WW1 Archaeology shock: German battleship sunk by British Navy found near Falklands



The Scharnhorst, an armoured battlecruiser and the flagship of Admiral Maximilian Graf von Spee's East Asia Squadron, was sunk on December 8, 1914 during the Battle of the Falkland Islands, a crucial naval battle in the early days of the First World War.

The Falkland's Maritime Heritage Trust located the ruins of SMS Scharnhorst after a gruelling five year search.

Naval turrets are pictured on the deck of the sunken SMS Scharnhorst within the waters across the Falkland Islands.

Search leader Mensun Bound, said: "It is with mixed emotions that we announce the discovery of SMS Scharnhorst, the armoured German battlecruiser that was sunk during the Battle of the Falkland Islands in 1914". "We are as soon as quickly chasing shadows on the seabed, however when the Scharnhorst first seemed within the details dash along with the stream, there was as soon as shrimp doubt that this was as soon as one amongst the German rapid... she honest came out of the gloom with huge guns poking in every course". You might even see the impact crater. "We despatched down an ROV to discover and almost immediately we had been right into a particles area that mentioned 'battle". "We sent down an ROV to explore and nearly straight away we were into a debris field that said 'battle.' Suddenly she just came out of the gloom with great guns poking in every direction".

The Scharnhorst was discovered 98 nautical miles - a nautical mile is based more on the circumference of Earth - south east of Port Stanley at a depth of 1610 metres.

Working from the subsea search vessel, Seabed Constructor, the search operation involved the deployment of four Autonomous Underwater Vehicles (AUVs), exploring a search box of approximately 4,500km2 of seabed.

One other picture reveals the armaments nonetheless intact on board the wreck of the Scharnhorst.

The wreck was discovered after a five-year search. The Royal Navy launched a pursuit and, despite the lead of the Germans, caught up with them and engaged them. At the end of October 1914, they operated off the coast of Chile.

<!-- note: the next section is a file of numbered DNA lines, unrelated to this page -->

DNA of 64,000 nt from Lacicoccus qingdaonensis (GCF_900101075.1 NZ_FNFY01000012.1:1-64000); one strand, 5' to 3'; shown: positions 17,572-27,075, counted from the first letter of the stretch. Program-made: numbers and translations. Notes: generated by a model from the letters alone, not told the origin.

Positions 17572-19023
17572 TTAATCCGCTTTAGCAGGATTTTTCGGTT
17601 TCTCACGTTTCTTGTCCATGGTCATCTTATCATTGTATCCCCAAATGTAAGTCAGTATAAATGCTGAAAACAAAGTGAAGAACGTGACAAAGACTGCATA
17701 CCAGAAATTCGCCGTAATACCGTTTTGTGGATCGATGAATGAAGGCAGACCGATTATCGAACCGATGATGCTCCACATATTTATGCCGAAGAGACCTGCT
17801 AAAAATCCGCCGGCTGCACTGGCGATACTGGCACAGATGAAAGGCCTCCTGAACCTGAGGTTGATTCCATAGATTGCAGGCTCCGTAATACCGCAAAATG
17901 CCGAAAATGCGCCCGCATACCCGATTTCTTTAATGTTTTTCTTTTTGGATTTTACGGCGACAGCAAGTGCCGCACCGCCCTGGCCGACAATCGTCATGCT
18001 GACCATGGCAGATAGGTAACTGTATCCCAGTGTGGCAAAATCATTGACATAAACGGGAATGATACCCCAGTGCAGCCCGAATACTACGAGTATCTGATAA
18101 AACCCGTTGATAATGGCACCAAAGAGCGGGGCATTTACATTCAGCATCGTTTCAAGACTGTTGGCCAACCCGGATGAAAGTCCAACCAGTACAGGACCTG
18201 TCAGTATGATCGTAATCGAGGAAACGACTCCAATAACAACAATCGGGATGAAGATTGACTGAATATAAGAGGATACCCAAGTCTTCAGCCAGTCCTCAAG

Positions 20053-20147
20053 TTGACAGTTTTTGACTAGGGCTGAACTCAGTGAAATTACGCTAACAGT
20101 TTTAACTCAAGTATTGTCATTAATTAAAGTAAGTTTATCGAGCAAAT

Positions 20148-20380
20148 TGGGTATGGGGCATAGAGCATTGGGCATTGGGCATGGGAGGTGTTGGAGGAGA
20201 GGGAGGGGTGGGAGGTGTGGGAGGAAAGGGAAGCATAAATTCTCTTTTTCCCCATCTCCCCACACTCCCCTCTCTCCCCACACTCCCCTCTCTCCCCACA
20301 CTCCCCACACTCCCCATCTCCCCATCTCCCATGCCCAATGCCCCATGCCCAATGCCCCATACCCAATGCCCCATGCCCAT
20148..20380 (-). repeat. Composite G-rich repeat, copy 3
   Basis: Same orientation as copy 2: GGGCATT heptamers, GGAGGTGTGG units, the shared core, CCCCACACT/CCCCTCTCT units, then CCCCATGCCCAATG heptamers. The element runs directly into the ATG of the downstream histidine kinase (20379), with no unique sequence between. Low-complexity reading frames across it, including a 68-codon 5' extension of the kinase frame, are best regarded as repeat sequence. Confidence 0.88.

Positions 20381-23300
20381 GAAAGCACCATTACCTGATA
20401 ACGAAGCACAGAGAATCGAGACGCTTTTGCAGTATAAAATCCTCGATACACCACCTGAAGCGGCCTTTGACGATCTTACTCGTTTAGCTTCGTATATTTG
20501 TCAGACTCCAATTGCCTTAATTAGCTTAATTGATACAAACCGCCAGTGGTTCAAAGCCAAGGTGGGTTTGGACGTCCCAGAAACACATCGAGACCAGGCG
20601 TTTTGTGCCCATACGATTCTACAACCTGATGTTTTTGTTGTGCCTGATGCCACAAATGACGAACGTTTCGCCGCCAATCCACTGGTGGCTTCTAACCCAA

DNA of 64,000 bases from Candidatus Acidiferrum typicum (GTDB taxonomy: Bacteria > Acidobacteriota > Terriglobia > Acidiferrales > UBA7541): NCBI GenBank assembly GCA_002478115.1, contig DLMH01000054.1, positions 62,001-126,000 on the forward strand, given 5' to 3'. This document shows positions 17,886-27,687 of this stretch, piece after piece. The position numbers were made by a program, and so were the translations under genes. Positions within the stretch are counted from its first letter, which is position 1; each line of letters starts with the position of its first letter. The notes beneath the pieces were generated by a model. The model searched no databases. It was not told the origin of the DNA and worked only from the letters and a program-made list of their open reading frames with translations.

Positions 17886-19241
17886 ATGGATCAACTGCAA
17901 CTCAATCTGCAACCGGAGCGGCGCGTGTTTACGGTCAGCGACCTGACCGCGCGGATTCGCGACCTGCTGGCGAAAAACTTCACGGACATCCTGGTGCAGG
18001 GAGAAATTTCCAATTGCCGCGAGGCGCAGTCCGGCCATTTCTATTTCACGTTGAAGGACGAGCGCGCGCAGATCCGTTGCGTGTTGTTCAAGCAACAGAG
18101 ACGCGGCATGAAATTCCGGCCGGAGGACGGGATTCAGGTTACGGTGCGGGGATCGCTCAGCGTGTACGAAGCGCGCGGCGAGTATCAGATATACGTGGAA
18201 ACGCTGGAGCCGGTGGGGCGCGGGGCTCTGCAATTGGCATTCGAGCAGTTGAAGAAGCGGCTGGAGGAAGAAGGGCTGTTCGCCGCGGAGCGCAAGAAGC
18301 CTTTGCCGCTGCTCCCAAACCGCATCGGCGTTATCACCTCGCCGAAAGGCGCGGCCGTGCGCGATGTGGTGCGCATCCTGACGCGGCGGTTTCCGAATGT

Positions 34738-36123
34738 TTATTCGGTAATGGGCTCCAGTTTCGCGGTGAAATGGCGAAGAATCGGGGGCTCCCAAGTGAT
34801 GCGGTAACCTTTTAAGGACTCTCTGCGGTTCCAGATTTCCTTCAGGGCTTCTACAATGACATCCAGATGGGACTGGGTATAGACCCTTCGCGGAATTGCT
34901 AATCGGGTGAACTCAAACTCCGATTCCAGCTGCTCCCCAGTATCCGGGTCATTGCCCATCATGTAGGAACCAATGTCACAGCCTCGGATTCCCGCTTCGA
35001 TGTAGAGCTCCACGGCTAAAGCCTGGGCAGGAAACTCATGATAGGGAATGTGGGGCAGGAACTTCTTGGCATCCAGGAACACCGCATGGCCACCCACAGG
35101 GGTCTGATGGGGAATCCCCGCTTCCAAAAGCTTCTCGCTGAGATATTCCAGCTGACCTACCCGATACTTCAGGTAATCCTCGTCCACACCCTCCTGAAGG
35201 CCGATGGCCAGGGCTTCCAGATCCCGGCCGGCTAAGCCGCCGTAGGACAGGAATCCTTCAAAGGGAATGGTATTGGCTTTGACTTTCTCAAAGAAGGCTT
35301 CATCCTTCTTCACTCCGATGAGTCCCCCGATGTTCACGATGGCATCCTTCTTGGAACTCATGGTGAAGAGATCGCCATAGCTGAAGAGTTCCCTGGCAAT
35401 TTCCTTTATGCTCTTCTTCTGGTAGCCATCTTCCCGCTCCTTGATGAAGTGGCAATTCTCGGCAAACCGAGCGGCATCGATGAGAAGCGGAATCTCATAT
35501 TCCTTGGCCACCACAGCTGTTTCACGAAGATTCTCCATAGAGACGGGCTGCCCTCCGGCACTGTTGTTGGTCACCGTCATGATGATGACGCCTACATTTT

Even supposing two German ships escaped, the British victory was as soon as decisive and the East Asia Squadron was as soon as now no longer reformed. In November 1914, a German naval fleet, who were under the command of officer Maximilian von Spee, overpowered the British Navy off the coast of the Falklands.

A total of 1,871 German seamen lost their lives within the battle, including von Spee and both his sons.

The battlecruiser Scharnhorst sank on December 8, 1914, with more than 800 crewmembers on board, including German Adm. Maximilian Graf von Spee.

'Just like the hundreds of different households who suffered unimaginable loss in the course of the First World Battle, we bear in mind them and should make sure that their sacrifice was not in useless'.

The shipwreck was not touched during the search operation and the Falklands Maritime Heritage Trust wants the site to be formally protected by law. "The search began on the centenary of the Battle in December 2014 but was initially unsuccessful".

Donald Lamont, Chairman of The Falklands Maritime Heritage Trust, said: "It is less than a month since Remembrance Day, when we commemorated the millions who died in the First World War and subsequent conflicts".

Seafloor searchThe wreck of the World War I German battlecruiser Scharnhorst was found beneath more than 5,000 feet of seawater near the Falkland Islands in the South Atlantic. The search we organised had as its goal the finding of all ships of the German squadron, in order that we could be taught extra concerning the Battle and commemorate all who perished in it.

'The location of the wrecks can now be protected.

'The Battle of the Falklands is commemorated yearly on eight December within the Falkland Islands.

'Our goal is that the movie needs to be made obtainable to the Historic Dockyard Museum in [Port] Stanley, the place it and accompanying data might be obtainable for Islanders and for the hundreds of tourists who come to the Falkland Islands yearly'.

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